To shift the culture and experience of leadership across the industry, we also need to ensure that our leadership development opportunities are relevant and impactful for people from all stages of life experience and backgrounds; young farmers, those new to farming, multigenerational farmers and those working to support the sector. The opportunity exists to leverage and collaborate across the industry in the development of leadership.

To enable people to embrace the notion that everyone is a leader and take on their leadership responsibility, as an industry we need to proactively encourage current, future and potential leaders

to identify and take ownership of their own development through impactful, co-ordinated and flexible learning pathways with clear application, reinforcement opportunities and a demonstrated return on investment.

What do we need to do to get there?

  • Ensure leadership development opportunities are provided in a variety of learning modes (e.g. collaborative, self-directed and guided) and formats (e.g. dedicated workshops, group activities, coaching and mentoring, on the job simulations) enabling flexible learning pathways and demonstrable learning outcomes.
  • Increase our ability to identify and embed leadership development and the reinforcement of learning within everyday industry activities (e.g. simulations, on the job coaching and mentoring, placements, shadowing, peer learning processes, alumni networks) as well as dedicated off the job programs.
  • Ensure that across the breadth of the current and future leadership development Initiatives there is a focus on:

    – both horizontal (technical competency) and vertical (behavioural change and emotional health) development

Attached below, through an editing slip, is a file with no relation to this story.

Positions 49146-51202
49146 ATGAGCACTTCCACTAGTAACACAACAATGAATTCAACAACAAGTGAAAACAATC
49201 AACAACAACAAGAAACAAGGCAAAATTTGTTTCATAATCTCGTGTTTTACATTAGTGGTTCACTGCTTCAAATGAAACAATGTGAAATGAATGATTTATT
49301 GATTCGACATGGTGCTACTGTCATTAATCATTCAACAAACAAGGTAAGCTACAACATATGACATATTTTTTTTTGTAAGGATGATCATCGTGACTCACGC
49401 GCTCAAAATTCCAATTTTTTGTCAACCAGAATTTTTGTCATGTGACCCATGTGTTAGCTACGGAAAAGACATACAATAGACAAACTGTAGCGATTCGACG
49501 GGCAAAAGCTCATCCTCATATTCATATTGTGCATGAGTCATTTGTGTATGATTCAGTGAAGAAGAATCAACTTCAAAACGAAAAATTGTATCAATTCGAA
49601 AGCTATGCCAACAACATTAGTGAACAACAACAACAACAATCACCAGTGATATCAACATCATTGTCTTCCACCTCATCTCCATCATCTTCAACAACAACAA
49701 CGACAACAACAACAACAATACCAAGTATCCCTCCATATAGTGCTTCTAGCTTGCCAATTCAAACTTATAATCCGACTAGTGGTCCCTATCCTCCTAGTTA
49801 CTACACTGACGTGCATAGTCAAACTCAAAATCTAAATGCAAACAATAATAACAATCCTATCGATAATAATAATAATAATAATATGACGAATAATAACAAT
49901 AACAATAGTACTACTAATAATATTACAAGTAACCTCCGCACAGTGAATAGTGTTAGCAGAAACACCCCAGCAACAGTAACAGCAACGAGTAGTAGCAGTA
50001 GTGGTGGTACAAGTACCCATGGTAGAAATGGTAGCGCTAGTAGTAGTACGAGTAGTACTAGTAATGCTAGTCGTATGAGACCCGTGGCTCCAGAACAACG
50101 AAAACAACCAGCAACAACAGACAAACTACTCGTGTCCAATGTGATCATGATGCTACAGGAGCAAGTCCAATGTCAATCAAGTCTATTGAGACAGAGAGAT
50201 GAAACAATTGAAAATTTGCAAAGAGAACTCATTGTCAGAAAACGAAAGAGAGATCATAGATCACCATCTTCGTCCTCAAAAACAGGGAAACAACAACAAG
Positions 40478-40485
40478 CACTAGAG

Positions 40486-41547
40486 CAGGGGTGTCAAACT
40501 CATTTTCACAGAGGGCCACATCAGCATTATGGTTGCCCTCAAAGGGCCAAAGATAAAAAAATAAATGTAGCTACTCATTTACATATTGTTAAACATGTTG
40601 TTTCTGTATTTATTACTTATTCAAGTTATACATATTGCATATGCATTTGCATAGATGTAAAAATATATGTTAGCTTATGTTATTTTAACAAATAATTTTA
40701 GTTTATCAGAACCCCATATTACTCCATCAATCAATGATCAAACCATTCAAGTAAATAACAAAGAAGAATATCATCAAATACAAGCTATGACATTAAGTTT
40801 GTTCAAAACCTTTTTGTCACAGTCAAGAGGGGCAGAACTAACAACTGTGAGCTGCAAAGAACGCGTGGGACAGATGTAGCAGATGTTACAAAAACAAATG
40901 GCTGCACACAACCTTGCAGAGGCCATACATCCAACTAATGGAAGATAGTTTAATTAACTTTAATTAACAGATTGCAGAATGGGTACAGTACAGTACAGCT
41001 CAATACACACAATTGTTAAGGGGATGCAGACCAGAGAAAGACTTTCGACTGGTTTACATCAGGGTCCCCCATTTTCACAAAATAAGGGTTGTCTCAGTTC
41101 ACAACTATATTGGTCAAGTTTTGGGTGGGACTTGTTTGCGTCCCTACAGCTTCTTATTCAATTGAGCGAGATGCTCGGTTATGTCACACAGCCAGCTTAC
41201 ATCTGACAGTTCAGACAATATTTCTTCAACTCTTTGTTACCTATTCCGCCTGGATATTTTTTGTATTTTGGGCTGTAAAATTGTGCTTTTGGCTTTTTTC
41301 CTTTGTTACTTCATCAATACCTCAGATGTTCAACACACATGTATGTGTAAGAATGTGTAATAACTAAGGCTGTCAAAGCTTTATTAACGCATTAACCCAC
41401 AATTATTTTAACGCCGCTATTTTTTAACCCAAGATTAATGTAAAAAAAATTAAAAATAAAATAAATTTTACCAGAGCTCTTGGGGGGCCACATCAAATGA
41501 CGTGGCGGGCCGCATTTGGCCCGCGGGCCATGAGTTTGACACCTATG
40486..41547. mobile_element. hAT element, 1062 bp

– clear alignment to the broader identified Dairy leadership expectations,

    – building capabilities in all leadership contexts (e.g. Leading Self, Leading Others, Leading Systems), and

    – addressing the needs of current, emerging and future leaders across the full Dairy Chain (e.g. young farmers, those new to farming, multigenerational farmers, people working in our processing industry, and those working to support the sector).

    • Seek opportunities to leverage and collaborate within leadership development across the Dairy Chain, including learning frameworks, leadership development pathways, providers and partners and evaluation approaches.

What will we measure

  • Increase in variety of leadership development opportunities
  • Reporting on leadership development opportunities shows that:
  • participants in different circumstances were able to access them
  • they led to intended learning outcomes
  • The majority of leadership development opportunities are aligned with the dairy leadership expectations and build both horizontal and vertical capabilities
  • Increased leadership development opportunities are taking place within everyday industry activities
  • Collaboration is occurring between different providers and those involved in leadership development across the sector